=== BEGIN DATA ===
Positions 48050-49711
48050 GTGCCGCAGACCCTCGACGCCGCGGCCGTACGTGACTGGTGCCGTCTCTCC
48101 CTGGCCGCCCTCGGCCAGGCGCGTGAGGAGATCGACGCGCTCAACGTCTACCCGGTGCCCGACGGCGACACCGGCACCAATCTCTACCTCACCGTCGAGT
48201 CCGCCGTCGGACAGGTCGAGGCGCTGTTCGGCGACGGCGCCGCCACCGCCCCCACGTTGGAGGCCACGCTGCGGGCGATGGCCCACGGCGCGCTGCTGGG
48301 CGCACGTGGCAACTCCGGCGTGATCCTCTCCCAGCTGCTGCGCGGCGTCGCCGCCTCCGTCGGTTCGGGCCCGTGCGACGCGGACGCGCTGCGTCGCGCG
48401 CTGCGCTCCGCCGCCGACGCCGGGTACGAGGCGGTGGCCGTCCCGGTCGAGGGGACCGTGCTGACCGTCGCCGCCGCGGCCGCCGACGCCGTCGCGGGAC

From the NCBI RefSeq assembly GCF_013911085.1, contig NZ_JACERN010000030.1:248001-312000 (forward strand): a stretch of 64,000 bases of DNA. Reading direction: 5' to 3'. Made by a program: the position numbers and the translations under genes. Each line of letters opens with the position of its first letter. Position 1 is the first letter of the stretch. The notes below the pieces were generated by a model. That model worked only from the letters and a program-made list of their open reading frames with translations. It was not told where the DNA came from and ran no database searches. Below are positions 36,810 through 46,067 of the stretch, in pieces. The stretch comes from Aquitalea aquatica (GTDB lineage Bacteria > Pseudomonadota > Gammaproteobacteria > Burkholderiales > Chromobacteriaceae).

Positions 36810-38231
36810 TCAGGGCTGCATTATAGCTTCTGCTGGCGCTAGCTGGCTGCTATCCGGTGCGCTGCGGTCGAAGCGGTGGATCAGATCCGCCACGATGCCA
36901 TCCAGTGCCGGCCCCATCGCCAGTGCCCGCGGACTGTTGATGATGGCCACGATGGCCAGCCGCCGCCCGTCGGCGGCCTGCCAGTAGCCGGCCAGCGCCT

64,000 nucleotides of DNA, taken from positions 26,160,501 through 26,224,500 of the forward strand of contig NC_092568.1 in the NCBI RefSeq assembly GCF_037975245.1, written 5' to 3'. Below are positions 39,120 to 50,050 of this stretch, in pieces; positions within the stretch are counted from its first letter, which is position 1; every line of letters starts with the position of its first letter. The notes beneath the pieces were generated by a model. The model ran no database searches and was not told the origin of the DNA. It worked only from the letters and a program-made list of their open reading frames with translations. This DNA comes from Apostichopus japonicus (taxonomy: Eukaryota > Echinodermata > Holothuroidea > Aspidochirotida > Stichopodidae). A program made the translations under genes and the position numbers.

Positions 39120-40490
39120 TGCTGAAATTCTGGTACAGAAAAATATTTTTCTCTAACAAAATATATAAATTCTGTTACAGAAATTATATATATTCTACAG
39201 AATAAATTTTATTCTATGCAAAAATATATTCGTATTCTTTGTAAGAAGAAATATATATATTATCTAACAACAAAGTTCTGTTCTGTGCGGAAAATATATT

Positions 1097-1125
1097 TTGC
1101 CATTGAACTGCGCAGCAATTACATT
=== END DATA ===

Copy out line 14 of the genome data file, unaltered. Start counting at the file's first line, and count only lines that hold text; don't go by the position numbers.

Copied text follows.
39201 AATAAATTTTATTCTATGCAAAAATATATTCGTATTCTTTGTAAGAAGAAATATATATATTATCTAACAACAAAGTTCTGTTCTGTGCGGAAAATATATT